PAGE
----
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Sometimes Doing Less is More

Updated: Nov 11, 2020

For those of us who are naturally drawn to helping others, standing by with our mouths shut and not visibly doing anything may seem wrong—not to mention be difficult to accomplish! When teaching our own children or other students, we will experience an overpowering desire to jump in and help them tackle difficult problems. We just don’t want them to get too upset and quit. We believe we know how to provide just enough guidance to help them meet with success without doing the work for them! This is what good teachers/parents do, after all! Unfortunately, this doesn’t work for all children.


Sometimes doing less is actually more helpful! While standing by and doing “nothing” may seem antithetical to helping, some children get more distracted by our words of encouragement or suggestions. Some children sit staring at their paper confused about where to begin; these are the children for whom small suggestions or assistance are helpful. Other children, however, may look like they are staring blankly at their paper, but they actually have all of the wheels in their head busily turning. They are parsing bits of information and trying to solve the problem. If we question these children, make a suggestion, or mark something on their paper, we are interrupting their intricate thought process. They may lash out—verbally or physically—in frustration because we have destroyed their problem-solving process. These types of children are best supported by us simply standing by and being “on call” for when they need assistance or clarification. It may feel like we are doing nothing, when in actual fact, we are being more supportive: less is more!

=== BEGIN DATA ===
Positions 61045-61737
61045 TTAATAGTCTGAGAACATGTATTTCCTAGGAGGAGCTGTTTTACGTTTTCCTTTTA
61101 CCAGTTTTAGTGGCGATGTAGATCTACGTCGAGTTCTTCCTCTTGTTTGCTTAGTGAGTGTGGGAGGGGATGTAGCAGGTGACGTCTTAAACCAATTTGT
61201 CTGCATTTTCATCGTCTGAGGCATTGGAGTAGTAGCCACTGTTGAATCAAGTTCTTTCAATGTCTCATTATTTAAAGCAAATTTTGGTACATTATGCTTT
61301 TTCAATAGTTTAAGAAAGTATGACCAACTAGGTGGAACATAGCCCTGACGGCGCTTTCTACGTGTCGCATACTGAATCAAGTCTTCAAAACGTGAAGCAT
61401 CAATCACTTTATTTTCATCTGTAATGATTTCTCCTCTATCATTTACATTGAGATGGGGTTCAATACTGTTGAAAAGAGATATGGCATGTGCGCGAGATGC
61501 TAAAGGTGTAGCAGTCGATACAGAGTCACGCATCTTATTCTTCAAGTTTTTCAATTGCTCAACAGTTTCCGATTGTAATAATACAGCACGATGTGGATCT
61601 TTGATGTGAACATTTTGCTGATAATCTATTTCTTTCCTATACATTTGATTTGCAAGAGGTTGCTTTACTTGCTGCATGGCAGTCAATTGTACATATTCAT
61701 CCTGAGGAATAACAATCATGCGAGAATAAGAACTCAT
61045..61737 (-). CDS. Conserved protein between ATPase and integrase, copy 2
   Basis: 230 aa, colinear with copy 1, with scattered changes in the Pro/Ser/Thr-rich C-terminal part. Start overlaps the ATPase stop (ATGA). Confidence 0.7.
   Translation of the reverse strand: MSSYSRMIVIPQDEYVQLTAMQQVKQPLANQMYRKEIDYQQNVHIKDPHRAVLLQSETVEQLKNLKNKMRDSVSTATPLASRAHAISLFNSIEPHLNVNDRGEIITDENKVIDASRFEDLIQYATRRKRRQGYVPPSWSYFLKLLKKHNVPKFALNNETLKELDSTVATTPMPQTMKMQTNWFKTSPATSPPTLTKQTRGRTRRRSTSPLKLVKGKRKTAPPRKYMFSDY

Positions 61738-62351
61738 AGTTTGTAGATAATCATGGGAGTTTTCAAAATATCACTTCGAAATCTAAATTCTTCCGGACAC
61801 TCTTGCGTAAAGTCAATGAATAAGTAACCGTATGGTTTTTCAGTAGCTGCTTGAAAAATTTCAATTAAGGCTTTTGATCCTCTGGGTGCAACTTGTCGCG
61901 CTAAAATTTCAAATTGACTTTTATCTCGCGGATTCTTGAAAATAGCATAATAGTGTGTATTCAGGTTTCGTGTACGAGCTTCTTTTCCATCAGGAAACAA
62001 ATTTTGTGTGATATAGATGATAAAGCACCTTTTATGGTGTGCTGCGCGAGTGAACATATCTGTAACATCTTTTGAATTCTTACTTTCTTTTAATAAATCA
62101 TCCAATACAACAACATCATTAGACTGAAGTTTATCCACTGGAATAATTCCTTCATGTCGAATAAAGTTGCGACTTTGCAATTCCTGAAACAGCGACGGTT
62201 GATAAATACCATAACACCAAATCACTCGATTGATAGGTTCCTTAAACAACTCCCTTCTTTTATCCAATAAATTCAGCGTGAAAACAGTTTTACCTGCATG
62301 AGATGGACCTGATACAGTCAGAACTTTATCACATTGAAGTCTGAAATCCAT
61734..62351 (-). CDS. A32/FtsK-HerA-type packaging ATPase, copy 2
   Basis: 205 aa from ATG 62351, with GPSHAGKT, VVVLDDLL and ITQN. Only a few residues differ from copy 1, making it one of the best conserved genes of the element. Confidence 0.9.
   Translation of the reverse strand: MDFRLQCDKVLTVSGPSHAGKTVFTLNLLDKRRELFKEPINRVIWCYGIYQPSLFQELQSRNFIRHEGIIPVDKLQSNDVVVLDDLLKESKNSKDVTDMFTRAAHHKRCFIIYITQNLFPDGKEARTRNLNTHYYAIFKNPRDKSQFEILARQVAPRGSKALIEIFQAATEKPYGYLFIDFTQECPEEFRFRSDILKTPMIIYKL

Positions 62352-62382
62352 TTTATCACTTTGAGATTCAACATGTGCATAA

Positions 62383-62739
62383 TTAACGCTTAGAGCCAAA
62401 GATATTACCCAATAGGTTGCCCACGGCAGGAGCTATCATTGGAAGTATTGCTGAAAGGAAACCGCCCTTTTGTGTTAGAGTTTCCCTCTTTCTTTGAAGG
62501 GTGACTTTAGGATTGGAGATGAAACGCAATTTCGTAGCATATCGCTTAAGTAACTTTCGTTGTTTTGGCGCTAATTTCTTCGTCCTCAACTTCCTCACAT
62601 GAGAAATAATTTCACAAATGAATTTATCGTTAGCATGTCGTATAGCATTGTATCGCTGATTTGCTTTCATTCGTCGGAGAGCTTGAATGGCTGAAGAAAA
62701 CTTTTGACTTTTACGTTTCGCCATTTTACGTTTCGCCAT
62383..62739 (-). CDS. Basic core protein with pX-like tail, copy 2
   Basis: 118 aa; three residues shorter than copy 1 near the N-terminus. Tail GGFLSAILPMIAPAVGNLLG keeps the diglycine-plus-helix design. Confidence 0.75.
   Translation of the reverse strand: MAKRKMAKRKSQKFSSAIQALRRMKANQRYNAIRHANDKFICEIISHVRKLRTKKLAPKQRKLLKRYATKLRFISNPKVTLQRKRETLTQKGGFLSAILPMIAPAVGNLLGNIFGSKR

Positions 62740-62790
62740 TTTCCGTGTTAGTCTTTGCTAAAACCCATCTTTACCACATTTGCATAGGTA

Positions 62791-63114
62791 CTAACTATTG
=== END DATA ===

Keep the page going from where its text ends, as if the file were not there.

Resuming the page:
Treating children (or adults) equally is not necessarily equitable. We all learn and process things differently and so cannot be treated the same way for the purposes of achieving a positive result. Thus, teaching each child based on her needs is actually more fair, or equitable, than teaching each child using the same method. A similar way to think about this dichotomy in teaching children is to look at the difference between introverts and extroverts. Contrary to popular opinion, one is not more outgoing or friendly than the other; rather, the difference comes in how each type of person re-energizes herself. After a stressful day at work or school the introvert will need some time alone to recharge her battery; however, the extrovert will be seeking out bars or other highly stimulating environments to refresh himself. Thus, the same task of re-energizing will be achieved differently—not equally—to receive the same goal of feeling refreshed.


So, back to the original question of how to teach children. Remember to determine the needs of each child. Does offering help calm the child or only frustrate him? Offering unsolicited help may not always be helpful; it may, in fact, be detrimental. Keep this in mind when deciding how you can best support and help the child to succeed, and everyone will be happier for it!

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